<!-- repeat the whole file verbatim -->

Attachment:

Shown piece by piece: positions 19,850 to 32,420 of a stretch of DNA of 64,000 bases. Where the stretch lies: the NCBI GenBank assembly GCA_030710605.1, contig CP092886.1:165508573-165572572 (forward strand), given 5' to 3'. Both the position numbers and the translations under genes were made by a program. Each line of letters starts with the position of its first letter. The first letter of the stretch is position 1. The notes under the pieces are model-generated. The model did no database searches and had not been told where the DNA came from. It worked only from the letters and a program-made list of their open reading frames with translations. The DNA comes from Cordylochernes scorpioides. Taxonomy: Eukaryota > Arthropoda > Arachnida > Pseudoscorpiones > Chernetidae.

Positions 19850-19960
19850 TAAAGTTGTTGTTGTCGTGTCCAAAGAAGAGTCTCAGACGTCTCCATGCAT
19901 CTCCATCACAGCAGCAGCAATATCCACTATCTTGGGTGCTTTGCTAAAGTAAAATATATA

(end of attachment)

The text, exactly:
Shown piece by piece: positions 19,850 to 32,420 of a stretch of DNA of 64,000 bases. Where the stretch lies: the NCBI GenBank assembly GCA_030710605.1, contig CP092886.1:165508573-165572572 (forward strand), given 5' to 3'. Both the position numbers and the translations under genes were made by a program. Each line of letters starts with the position of its first letter. The first letter of the stretch is position 1. The notes under the pieces are model-generated. The model did no database searches and had not been told where the DNA came from. It worked only from the letters and a program-made list of their open reading frames with translations. The DNA comes from Cordylochernes scorpioides. Taxonomy: Eukaryota > Arthropoda > Arachnida > Pseudoscorpiones > Chernetidae.

Positions 19850-19960
19850 TAAAGTTGTTGTTGTCGTGTCCAAAGAAGAGTCTCAGACGTCTCCATGCAT
19901 CTCCATCACAGCAGCAGCAATATCCACTATCTTGGGTGCTTTGCTAAAGTAAAATATATA